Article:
It is formed by just one individual and there doesn’t need to be any other shareholder or director involved. This type of business can’t have a share capital but it does provide its owner with protection against the creditors if necessary. The process of incorporation is straightforward and quick, but annual accounts must be filed.
The Minimum Capital Company
This one only needs to have a pound in share capital and it can also be incorporated within one day. This type of business doesn’t require any member or director and you won’t need to prepare financial statements either – all you will need is an accountant if this is the case. It’s advisable to have a solicitor assist with the process of incorporating.
A Dormant Company
It is formed by an individual or sole trader for mostly private purposes and it doesn’t carry out any business activities. This type of company can be incorporated within one day and doesn’t need to keep annual records or file accounts, while the only requirement is that you appoint an accountant if necessary.
Comparison to Other Structures
Limited Liability Partnerships (LLPs) are a similar business structure to private limited companies, but they generally need more than one partner.
Public companies are different in the sense that they offer shares to the public and have an unlimited life span. Public companies also usually have regular reporting requirements, including annual reports and accounts.
For sole traders, the process of setting up a limited company is more expensive than just registering themselves as self-employed or trading under their own name.
The key benefits of using a private limited company include increased credibility, protection from creditors, an easier time raising finance, and ease of transfer. If you need to raise finance for your business, having share capital will make it easier to approach potential investors. If you want to guarantee no personal liability, then incorporating your business within a limited company is the best way to do this.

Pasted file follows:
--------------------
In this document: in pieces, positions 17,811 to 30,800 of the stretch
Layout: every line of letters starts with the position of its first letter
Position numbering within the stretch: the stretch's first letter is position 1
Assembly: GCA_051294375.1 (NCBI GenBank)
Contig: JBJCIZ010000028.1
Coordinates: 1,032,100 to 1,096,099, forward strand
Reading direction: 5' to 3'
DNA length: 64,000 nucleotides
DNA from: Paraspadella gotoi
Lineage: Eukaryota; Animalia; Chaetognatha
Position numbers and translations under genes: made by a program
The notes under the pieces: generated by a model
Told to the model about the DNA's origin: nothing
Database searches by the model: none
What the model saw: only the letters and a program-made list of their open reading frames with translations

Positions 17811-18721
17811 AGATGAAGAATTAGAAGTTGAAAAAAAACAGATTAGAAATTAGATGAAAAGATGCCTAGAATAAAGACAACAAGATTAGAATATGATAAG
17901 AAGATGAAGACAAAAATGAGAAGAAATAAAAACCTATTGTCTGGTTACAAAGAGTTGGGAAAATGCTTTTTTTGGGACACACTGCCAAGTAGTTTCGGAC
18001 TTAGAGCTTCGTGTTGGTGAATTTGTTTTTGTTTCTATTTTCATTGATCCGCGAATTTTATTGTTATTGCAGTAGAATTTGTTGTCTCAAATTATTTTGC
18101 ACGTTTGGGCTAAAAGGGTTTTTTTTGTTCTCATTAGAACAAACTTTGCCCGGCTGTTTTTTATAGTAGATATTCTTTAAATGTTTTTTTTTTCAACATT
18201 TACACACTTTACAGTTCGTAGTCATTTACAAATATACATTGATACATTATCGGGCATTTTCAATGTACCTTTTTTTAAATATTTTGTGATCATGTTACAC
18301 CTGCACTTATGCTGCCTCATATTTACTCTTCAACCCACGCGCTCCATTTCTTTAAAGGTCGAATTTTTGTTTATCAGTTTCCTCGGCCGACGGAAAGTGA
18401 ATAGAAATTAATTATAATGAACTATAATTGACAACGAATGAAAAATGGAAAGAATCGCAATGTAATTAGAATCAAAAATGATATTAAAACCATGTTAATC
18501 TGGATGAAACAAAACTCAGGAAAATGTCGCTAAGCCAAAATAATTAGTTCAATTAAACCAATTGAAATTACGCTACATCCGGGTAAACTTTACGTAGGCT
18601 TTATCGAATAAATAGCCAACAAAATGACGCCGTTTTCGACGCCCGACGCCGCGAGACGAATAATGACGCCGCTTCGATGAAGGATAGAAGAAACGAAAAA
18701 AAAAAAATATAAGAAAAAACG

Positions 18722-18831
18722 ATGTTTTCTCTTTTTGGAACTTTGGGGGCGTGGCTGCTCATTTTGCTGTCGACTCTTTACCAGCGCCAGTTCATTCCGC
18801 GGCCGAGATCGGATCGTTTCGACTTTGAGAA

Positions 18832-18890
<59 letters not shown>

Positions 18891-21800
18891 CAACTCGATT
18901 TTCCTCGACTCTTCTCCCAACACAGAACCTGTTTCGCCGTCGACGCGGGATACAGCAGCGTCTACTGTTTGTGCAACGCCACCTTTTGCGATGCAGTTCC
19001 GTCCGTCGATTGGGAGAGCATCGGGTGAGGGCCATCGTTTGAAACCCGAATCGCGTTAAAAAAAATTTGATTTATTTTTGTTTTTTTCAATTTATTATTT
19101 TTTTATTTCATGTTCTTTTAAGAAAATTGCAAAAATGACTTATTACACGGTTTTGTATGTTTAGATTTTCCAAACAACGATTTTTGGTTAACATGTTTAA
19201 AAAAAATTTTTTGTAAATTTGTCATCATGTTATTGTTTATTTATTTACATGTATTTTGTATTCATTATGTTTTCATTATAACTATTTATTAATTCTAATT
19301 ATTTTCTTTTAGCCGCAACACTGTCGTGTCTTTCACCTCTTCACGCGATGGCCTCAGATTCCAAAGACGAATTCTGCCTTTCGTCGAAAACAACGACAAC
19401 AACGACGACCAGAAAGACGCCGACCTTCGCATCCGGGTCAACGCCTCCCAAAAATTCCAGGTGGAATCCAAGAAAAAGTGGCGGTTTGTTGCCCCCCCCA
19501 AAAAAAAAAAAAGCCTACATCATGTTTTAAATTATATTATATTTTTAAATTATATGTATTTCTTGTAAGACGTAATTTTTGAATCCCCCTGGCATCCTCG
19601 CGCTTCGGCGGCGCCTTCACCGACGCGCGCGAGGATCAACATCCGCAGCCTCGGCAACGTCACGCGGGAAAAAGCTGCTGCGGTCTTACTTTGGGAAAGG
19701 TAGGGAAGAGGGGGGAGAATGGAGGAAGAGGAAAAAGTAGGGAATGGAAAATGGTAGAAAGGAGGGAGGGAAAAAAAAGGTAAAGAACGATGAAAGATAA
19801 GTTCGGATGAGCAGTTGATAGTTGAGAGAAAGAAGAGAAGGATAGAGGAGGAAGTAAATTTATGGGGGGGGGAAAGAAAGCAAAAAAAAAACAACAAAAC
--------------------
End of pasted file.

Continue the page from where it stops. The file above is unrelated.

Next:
Any changes in directors or members must be notified to Companies House because this could invalidate the company’s registration. The same applies to any change of registered office address. To ensure that your company complies with the law and its obligations, all private limited companies must file annual accounts and returns.
If you want to incorporate a company then it is possible within just one day and you can do this by filing the necessary paperwork on the Companies House website. It’s also advisable to seek help from an experienced adviser to ensure that you adhere to the necessary regulations. Although the process is straightforward, it’s always best to seek professional advice to avoid any issues in the future.
A private limited company is one of the most common business structures in the UK. It offers limited liability protection to the company’s owners and is easy to set up and manage. The key benefits are increased credibility, protection from creditors, an easier time raising finance, ease of transfer for sole traders, etc. If you want to guarantee no personal liability, then incorporating your business within a limited company is the best way to do this.